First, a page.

* Sato (corresponding author): Department of Economics, Yokohama National University, 79-3 Tokiwadai, Hodogaya-ku, Yokohama 240-8501, Japan. Email: Stehrer: The Vienna Institute for International Economic Studies (wiiw), Rahlgasse 3, A-1060 Vienna, Austria. 1 The papers were originally presented at the joint workshop on ‘New Industry-level Analysis in Asia and Europe: Integration, Value Chains and Competitiveness’ held by the Center for Economic and Social Studies in Asia (CESSA) at Yokohama National University (YNU) and the Vienna Institute for International Economic Studies (wiiw) in June 2013. The workshop was financially supported by The Vienna Institute for International Economic Studies, Yokohama National Univer- sity, and the JSPS (Japan Society for the Promotion of Science) Grant-in-Aid for Scientific Research (B) No. 24330101. 2 See, for instance, Hummels et al. (2001). 3 For instance, Johnson and Noguera (2012) use a single-year (year 2004) IO table for their empirical analysis. 4 See the website of the WIOD (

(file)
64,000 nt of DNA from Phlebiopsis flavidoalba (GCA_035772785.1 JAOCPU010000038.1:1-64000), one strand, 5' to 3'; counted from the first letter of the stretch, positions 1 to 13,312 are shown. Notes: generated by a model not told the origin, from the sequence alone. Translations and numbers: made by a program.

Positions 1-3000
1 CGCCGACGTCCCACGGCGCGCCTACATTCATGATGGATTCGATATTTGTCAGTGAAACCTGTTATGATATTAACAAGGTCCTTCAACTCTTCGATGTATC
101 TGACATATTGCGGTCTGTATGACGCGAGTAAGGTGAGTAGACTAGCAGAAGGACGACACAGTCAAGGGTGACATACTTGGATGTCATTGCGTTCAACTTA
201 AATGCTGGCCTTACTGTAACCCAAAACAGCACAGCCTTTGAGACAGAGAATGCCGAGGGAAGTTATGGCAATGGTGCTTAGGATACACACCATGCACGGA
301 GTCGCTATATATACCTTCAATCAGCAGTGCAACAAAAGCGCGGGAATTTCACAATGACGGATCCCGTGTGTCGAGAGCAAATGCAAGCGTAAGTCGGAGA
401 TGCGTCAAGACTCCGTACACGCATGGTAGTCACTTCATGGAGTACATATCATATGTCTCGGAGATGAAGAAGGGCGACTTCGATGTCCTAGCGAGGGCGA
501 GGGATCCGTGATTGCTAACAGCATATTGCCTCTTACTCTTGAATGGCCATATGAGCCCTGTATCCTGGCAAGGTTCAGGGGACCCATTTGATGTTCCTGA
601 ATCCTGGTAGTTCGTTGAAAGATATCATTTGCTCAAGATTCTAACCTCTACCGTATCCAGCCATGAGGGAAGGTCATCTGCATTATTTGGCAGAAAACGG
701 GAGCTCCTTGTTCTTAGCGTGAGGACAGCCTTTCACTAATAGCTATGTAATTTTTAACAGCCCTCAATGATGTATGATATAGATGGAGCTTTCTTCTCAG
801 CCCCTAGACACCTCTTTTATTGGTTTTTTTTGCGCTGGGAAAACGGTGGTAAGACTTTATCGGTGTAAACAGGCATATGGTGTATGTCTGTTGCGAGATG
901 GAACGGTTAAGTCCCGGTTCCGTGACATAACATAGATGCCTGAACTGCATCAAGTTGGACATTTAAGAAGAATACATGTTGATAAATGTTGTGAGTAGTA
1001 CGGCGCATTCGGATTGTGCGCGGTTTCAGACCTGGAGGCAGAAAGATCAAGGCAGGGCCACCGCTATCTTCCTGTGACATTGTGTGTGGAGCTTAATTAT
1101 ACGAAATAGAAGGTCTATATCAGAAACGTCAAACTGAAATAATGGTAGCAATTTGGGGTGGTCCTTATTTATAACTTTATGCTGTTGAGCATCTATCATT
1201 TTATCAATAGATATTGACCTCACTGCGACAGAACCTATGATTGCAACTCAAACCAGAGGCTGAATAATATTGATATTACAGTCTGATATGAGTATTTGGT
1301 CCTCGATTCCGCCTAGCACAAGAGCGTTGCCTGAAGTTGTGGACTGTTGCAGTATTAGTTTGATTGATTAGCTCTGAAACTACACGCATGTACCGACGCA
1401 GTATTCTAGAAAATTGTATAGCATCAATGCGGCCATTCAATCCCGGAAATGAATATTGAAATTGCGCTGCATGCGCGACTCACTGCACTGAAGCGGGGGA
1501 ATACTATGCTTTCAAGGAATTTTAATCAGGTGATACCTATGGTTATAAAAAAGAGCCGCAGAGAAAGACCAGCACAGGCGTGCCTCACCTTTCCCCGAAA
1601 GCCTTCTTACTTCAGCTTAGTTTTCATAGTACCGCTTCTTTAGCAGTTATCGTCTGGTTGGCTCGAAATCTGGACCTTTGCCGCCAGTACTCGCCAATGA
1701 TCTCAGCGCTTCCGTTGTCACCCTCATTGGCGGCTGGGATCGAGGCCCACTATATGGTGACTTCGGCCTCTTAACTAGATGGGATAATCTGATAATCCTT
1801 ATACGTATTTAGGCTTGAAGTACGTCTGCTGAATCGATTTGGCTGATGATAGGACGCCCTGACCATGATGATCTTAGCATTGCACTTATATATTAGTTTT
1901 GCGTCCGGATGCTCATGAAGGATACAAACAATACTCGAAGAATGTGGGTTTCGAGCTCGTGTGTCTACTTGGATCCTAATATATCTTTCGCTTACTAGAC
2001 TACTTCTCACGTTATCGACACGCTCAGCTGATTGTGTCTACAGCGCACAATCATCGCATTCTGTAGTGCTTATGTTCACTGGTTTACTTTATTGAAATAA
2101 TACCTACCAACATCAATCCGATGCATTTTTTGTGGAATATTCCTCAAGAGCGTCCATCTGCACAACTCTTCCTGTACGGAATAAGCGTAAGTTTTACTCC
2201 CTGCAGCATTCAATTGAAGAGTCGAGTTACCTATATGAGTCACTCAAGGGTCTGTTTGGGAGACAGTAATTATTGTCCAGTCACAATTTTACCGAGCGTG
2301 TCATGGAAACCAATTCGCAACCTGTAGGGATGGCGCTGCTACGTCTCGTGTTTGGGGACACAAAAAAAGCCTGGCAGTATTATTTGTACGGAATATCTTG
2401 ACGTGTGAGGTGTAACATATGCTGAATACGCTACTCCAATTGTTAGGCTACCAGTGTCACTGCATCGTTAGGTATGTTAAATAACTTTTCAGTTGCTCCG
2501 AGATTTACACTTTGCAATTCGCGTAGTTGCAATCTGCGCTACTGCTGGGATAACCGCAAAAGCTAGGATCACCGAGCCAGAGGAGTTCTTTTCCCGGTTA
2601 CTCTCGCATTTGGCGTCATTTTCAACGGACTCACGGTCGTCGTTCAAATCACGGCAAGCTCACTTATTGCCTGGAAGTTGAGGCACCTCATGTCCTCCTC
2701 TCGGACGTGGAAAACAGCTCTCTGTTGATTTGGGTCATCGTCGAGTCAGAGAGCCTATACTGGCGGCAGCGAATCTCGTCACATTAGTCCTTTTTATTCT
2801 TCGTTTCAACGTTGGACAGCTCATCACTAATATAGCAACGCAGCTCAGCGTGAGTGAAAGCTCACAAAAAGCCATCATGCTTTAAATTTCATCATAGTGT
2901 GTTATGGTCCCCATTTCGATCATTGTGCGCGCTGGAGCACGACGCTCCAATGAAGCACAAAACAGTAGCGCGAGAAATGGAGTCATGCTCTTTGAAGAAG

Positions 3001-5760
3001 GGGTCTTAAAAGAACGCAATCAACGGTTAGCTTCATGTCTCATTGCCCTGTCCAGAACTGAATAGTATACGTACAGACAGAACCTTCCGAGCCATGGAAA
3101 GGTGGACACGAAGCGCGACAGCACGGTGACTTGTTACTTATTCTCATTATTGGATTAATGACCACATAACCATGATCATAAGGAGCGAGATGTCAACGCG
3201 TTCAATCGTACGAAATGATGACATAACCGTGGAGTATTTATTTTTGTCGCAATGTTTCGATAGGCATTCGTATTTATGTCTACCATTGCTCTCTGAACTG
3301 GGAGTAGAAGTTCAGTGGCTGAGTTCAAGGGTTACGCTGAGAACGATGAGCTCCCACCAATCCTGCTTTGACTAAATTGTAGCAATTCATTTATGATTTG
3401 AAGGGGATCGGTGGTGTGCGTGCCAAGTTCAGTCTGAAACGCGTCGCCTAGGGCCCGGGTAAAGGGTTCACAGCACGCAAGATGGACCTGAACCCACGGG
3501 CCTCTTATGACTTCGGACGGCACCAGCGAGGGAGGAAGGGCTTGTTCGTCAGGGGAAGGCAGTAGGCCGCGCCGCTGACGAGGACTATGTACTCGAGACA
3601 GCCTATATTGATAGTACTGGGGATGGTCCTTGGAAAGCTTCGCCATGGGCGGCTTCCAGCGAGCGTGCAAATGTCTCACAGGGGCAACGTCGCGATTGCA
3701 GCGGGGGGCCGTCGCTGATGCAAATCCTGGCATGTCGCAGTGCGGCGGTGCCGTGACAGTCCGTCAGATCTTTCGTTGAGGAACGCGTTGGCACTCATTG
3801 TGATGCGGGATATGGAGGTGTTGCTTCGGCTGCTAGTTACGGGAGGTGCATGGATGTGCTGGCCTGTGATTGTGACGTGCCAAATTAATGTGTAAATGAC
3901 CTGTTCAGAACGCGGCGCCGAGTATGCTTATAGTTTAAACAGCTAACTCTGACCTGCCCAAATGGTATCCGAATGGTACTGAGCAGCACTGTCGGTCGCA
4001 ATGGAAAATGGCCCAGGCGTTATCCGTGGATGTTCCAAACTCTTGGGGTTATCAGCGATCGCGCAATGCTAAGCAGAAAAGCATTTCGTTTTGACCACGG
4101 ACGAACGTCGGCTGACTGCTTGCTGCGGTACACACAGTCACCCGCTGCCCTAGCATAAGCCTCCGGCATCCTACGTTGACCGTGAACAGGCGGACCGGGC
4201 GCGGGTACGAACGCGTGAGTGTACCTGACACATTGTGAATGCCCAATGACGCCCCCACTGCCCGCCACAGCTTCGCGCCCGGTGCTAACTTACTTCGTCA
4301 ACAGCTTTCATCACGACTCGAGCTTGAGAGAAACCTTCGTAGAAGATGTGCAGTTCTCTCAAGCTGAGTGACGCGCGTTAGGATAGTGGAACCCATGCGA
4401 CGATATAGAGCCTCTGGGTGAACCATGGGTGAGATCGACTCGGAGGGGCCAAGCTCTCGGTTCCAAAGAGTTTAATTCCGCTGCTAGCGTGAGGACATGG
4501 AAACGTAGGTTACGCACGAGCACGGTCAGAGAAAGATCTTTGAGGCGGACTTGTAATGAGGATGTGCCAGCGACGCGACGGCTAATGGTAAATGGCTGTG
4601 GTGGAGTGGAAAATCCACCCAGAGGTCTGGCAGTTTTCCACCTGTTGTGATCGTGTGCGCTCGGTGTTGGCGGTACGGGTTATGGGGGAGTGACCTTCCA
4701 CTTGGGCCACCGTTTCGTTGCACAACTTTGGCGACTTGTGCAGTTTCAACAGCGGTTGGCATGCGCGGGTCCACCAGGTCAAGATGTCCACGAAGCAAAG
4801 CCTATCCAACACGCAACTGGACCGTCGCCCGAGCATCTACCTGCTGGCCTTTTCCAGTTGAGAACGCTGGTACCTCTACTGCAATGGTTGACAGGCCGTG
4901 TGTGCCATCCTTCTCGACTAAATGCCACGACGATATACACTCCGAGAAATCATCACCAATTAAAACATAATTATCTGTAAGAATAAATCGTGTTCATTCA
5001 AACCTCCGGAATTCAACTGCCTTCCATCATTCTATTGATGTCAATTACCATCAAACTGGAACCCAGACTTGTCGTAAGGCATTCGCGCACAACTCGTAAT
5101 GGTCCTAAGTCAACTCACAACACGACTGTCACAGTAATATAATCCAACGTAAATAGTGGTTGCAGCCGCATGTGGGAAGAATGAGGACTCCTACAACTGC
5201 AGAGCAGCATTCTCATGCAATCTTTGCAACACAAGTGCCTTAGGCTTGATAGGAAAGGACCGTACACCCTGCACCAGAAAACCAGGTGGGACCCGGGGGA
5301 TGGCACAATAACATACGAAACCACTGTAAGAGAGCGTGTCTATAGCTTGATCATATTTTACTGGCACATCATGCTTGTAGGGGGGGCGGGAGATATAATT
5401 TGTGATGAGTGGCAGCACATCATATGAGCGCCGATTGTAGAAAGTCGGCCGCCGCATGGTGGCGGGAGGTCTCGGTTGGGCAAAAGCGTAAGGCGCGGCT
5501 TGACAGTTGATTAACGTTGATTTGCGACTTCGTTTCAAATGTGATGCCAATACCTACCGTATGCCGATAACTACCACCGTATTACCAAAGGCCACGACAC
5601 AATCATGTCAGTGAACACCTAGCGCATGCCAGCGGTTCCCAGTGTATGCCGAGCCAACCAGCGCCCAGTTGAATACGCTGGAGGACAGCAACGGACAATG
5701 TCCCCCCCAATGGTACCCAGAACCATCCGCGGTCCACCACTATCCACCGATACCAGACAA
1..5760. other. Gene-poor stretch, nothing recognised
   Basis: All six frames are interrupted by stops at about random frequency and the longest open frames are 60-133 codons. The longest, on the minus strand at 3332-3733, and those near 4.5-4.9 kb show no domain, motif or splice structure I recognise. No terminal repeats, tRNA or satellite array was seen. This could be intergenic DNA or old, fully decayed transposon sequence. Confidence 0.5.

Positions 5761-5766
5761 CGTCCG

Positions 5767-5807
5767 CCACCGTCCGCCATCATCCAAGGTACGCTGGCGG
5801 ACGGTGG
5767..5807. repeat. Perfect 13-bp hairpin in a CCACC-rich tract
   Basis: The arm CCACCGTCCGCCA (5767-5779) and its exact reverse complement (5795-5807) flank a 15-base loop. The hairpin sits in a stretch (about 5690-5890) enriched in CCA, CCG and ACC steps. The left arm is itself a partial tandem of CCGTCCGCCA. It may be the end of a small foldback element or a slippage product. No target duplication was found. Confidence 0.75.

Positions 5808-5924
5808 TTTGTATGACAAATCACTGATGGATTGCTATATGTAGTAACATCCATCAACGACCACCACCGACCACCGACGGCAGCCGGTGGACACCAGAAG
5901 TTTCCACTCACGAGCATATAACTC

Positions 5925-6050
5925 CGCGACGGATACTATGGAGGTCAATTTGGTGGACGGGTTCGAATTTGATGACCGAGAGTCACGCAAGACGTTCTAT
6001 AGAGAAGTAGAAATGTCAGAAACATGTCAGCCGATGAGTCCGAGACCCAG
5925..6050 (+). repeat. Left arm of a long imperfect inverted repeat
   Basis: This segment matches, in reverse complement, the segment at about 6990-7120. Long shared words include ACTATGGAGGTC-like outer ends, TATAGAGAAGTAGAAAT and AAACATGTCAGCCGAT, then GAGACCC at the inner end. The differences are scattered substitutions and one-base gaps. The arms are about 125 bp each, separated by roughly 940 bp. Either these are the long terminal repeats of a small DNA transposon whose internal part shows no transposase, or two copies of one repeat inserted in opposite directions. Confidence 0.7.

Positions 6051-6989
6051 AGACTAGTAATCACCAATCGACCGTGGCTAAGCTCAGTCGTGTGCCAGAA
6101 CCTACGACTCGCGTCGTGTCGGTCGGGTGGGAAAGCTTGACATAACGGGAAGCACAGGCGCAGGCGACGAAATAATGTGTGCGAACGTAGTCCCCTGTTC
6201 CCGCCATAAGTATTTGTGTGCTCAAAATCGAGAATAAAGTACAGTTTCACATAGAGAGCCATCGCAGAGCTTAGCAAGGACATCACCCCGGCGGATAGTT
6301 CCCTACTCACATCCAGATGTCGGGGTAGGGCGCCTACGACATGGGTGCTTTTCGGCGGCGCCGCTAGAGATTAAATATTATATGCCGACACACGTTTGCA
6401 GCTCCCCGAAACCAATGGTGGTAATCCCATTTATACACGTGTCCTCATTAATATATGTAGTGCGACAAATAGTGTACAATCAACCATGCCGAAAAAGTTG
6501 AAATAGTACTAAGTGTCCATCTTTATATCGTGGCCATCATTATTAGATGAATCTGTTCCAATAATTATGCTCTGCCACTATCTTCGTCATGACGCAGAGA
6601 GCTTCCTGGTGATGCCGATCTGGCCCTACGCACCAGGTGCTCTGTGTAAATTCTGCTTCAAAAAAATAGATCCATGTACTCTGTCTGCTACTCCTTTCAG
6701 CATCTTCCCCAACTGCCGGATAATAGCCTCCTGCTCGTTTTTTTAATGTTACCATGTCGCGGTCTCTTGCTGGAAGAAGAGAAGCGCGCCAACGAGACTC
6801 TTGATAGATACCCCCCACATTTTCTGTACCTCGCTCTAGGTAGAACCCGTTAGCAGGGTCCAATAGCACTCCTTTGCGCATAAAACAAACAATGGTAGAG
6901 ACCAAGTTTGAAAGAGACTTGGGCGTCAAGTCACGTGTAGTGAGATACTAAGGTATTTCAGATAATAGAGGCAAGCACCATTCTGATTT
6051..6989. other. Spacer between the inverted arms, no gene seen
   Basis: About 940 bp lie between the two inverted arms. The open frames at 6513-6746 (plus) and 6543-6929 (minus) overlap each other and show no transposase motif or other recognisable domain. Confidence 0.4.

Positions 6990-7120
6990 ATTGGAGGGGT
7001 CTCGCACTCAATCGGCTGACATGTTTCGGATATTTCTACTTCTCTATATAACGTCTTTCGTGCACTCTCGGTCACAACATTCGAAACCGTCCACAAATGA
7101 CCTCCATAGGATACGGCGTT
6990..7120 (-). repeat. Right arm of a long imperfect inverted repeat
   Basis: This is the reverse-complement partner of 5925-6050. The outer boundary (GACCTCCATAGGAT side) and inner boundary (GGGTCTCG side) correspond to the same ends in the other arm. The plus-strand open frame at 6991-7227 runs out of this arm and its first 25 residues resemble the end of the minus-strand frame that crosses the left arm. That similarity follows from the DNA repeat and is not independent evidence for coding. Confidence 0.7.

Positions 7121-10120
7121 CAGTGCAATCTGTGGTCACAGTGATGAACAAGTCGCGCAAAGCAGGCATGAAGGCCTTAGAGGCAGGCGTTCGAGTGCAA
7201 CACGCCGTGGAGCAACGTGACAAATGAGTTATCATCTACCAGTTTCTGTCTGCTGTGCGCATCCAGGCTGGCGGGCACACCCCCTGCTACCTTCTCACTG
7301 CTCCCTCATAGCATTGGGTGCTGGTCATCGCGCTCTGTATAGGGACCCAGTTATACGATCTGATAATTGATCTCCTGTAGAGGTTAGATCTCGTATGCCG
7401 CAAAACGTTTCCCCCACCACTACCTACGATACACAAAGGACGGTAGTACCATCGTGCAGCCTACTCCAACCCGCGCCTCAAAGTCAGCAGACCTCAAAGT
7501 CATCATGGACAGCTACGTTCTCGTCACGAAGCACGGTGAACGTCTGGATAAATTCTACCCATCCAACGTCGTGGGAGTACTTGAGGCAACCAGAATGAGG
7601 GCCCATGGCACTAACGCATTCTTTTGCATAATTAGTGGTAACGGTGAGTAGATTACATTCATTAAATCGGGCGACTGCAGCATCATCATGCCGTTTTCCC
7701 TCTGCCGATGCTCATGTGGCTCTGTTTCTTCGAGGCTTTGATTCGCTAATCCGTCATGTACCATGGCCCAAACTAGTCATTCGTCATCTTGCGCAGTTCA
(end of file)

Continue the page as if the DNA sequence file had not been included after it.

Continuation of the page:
Asian Economic Journal 2015, Vol. 29 No. 2, 93–97 93

© 2015 The Authors Asian Economic Journal © 2015 East Asian Economic Association and Wiley Publishing Pty Ltd



Asian countries, which enables us to investigate the regional integration process and value chains in each region and also to analyze how interregional dependence has evolved over time.5,6

Industry-level analysis is becoming increasingly important in the international finance literature as well. After the collapse of Lehman Brothers in Septem- ber 2008, the Japanese yen appreciated sharply against all currencies, while the Korean won depreciated dramatically. Such an asymmetric movement of the currencies affected the export price competitiveness of these countries, but the question is whether the effect of exchange rate changes on export competitiveness differs across industries. In addition, non-price export competitiveness has rarely been considered in previous studies. Non-price export competitiveness can be studied using detailed trade data and is highly relevant for a complete view of internationalization processes.